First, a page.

Mercer Oneview Ireland

Redundancy

If you have been or are being made redundant, it is important that you are aware of your entitlements and your options. The Redundancy Payments Acts allow for most employees who experience redundancy to receive a cash payment on top of any wages they are due.

This page deals primarily with the payments that you may receive on Redundancy; however you are probably also looking to the future. You may be interested in the substantial assistance available to you if you wish to start up your own business. You may be entitled to Jobseeker's Benefit or Jobseeker's Allowance from the government.

Who gets redundancy payments?

You are covered under the Redundancy Acts, and are thus eligible for a Redundancy Payment, if you meet the following requirements:

  • You are at least 16 years old
  • You have at least 2 years continuous service
  • You are in employment which is insurable for all Social Welfare benefits
  • You have been made redundant as a result of a genuine redundancy situation i.e. your job no longer exists and you are not replaced.

Your employer may choose to provide redundancy payments if you do not qualify under these conditions. However, if you do not meet the above requirements, there is no obligation to do this and such payments would not qualify for tax relief.

Statutory Redundancy Payment

Statutory redundancy payments are the bare minimum that you will be entitled to in the event of meeting the redundancy requirements. If your employer is insolvent and unable to meet your statutory redundancy entitlements they will be provided by the state. Your statutory redundancy payments are:

  • 2 weeks pay for each year of continuous employment with this employer over the age of 16
  • 1 bonus week of pay in addition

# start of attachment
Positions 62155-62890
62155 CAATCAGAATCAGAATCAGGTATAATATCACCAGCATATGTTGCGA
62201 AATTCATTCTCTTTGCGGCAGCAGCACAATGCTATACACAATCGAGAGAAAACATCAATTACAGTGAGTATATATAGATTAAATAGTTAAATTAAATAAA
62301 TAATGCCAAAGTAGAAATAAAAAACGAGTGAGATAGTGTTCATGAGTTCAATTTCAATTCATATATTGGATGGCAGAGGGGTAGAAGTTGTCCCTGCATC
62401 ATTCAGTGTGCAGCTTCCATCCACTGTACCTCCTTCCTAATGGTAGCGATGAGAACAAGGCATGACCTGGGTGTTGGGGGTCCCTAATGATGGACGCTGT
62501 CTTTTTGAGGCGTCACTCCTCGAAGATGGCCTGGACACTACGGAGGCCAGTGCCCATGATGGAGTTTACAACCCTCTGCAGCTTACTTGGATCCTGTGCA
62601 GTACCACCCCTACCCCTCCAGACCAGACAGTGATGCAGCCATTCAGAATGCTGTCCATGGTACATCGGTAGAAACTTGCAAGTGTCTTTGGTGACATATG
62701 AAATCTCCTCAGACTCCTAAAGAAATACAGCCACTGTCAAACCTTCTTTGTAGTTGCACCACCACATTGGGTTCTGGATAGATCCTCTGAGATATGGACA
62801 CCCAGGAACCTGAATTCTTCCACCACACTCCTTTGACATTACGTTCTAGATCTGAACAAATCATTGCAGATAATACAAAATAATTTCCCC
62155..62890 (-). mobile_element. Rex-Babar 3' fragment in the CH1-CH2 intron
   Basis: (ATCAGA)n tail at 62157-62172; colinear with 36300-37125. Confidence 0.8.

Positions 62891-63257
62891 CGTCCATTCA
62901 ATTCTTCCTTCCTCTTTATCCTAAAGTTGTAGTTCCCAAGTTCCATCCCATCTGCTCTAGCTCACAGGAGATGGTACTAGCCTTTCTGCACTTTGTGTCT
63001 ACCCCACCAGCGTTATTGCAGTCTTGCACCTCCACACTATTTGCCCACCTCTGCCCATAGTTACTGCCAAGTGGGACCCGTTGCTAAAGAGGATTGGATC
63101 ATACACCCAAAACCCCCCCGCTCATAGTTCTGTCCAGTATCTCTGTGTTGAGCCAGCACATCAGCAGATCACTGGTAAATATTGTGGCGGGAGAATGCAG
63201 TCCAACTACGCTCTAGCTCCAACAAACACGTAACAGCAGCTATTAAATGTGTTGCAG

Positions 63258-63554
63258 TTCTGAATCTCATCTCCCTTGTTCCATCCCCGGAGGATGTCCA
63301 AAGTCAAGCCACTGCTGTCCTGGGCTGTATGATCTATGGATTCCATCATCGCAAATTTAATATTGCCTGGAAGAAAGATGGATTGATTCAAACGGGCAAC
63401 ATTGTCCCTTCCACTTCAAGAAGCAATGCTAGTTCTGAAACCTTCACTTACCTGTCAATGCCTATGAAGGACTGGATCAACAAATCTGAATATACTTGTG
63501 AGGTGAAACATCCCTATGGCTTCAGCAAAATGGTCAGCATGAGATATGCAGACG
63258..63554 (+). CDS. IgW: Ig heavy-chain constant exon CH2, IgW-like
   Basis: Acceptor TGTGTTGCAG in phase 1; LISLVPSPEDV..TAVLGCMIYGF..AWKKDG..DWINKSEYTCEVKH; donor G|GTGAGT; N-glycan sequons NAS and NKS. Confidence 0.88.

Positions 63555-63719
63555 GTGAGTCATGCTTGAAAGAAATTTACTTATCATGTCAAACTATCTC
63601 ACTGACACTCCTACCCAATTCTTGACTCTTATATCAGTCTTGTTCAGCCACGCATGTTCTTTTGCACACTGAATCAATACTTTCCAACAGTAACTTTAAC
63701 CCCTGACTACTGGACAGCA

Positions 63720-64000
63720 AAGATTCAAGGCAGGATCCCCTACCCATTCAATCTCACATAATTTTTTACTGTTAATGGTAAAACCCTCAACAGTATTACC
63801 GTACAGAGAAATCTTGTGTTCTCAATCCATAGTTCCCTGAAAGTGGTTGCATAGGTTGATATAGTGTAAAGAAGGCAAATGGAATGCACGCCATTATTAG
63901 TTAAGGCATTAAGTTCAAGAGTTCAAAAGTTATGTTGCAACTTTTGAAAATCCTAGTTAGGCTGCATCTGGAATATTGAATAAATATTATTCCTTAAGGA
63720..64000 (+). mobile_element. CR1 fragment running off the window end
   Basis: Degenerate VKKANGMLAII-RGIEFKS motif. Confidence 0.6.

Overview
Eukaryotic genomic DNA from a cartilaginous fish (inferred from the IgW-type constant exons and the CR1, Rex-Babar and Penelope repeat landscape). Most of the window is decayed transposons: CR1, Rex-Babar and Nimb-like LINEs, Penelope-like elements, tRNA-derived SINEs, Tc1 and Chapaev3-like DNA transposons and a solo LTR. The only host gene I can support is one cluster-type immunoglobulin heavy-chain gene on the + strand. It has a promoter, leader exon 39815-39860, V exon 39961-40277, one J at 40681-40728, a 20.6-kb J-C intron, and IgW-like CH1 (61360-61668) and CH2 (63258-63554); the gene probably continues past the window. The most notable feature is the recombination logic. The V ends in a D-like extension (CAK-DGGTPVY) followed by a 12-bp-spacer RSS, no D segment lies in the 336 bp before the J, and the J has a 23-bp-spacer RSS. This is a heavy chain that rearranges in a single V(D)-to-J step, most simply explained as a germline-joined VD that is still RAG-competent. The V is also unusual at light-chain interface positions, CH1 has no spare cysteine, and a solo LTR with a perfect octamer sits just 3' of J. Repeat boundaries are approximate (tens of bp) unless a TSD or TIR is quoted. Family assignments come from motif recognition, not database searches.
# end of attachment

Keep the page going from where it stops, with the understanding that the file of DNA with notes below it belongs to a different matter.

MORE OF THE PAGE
Also consider the following:

  • For the purposes of this calculation, one week’s pay is limited to a maximum of €600
  • Statutory redundancy payments are not taxable

Continuous employment will be calculated by subtracting sick leave of more than 26 weeks, occupational injury leave of over 52 weeks and absence from work because of lay-offs or strikes.

Example

Suppose you have been working for your employer for 10 years. You earn a salary of €60,000 per annum. You are made redundant and your employer provides only the statutory redundancy payment.

Your entitlement is 10 (years of service) X 2 (weeks pay) +1 (weeks pay) = 21 weeks pay

One week’s pay is €60,000/52, or €1,154 per week. However for statutory redundancy purposes a weeks pay is limited to €600.

Therefore your statutory redundancy payment is €600 X 21 = €12,600

Excess payments

Many employers offer additional redundancy payments along with the statutory minimum. These are called “Ex-gratia payments”. The state does not limit what redundancy payments can be offered – however it does have rules regarding the amount of any such payment that will be taxable.

The rules are as follows:

Basic Exemption

In any event, your employer can give you an ex-gratia payment of €10,160 with an additional €765 for each year of service tax free.

Increased Exemption

You may be able to increase your exemption by €10,000 to €20,160 plus €765 for each complete year of service provided that you have not made a claim for the increased exemption amount in the previous ten tax years.